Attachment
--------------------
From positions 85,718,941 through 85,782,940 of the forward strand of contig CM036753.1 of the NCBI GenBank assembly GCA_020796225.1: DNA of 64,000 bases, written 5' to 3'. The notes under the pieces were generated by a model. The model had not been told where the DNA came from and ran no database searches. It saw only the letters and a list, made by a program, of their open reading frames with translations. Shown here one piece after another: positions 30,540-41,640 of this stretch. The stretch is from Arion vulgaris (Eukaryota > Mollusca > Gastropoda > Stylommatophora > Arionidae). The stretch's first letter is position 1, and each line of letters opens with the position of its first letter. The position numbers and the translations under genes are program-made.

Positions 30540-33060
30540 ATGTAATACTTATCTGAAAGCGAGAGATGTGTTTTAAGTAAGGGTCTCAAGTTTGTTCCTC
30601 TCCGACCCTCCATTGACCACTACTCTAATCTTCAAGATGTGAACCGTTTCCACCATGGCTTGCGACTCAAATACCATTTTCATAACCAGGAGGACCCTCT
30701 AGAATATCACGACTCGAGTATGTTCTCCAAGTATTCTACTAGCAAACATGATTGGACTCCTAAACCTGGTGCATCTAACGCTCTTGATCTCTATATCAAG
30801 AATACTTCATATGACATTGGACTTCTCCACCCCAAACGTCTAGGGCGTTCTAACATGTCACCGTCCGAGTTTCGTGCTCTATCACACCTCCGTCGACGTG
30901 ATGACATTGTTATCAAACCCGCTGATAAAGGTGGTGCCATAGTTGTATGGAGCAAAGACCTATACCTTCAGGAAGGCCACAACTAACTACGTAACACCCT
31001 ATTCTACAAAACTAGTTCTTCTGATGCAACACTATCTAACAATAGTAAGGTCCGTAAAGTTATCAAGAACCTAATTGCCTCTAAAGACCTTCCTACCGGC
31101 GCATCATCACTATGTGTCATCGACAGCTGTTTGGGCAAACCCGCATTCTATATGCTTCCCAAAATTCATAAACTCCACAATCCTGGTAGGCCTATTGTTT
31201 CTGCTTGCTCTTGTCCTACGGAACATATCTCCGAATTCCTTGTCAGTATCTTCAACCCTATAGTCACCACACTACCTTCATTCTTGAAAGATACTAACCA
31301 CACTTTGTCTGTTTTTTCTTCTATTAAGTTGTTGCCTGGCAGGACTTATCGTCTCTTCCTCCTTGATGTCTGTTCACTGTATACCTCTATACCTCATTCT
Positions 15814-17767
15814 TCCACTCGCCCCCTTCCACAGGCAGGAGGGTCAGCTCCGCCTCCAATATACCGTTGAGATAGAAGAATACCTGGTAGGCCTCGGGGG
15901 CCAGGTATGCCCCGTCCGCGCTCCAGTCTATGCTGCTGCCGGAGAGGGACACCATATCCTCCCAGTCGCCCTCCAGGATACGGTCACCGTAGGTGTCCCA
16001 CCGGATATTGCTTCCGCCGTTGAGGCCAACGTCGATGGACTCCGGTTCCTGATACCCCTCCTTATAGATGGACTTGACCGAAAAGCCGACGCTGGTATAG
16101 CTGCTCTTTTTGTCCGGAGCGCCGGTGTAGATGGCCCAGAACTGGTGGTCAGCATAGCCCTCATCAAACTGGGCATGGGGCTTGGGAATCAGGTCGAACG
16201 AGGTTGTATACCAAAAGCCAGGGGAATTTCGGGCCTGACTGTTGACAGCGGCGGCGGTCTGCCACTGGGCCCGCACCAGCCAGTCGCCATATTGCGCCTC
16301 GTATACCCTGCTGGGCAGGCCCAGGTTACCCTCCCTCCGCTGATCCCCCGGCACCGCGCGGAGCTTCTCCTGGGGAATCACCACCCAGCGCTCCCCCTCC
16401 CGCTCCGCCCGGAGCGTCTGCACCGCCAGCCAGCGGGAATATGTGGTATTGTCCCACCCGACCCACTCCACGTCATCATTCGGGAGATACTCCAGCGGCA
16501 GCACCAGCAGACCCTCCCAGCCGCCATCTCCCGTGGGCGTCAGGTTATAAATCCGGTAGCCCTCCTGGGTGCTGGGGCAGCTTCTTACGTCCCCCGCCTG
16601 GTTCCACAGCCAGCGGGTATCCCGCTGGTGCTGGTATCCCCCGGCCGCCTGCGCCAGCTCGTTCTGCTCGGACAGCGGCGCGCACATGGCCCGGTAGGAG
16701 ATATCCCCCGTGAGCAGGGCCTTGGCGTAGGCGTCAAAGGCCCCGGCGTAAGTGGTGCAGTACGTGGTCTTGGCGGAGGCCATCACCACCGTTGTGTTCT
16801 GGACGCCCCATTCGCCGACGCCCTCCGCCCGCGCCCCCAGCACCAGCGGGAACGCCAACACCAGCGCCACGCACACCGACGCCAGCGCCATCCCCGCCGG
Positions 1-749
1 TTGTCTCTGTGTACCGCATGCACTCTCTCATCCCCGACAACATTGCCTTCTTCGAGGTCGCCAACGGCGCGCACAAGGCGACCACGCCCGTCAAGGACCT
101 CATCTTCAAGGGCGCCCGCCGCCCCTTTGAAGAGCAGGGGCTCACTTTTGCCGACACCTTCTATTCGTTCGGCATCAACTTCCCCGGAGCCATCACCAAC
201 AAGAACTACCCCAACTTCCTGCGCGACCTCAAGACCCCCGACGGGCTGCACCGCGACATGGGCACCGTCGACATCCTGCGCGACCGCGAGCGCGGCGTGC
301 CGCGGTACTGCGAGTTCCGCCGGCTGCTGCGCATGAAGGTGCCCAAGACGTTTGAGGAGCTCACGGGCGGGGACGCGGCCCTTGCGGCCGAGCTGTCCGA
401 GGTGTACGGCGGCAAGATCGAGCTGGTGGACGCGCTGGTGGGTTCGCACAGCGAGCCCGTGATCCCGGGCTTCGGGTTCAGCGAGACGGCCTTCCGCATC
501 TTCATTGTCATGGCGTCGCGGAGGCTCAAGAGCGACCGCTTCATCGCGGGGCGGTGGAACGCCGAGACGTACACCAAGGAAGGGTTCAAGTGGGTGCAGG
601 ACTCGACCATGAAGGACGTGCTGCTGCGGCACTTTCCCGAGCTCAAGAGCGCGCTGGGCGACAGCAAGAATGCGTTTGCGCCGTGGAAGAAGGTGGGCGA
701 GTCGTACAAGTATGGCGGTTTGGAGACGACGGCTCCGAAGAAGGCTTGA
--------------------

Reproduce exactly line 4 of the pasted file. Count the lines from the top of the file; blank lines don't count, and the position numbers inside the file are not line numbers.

30601 TCCGACCCTCCATTGACCACTACTCTAATCTTCAAGATGTGAACCGTTTCCACCATGGCTTGCGACTCAAATACCATTTTCATAACCAGGAGGACCCTCT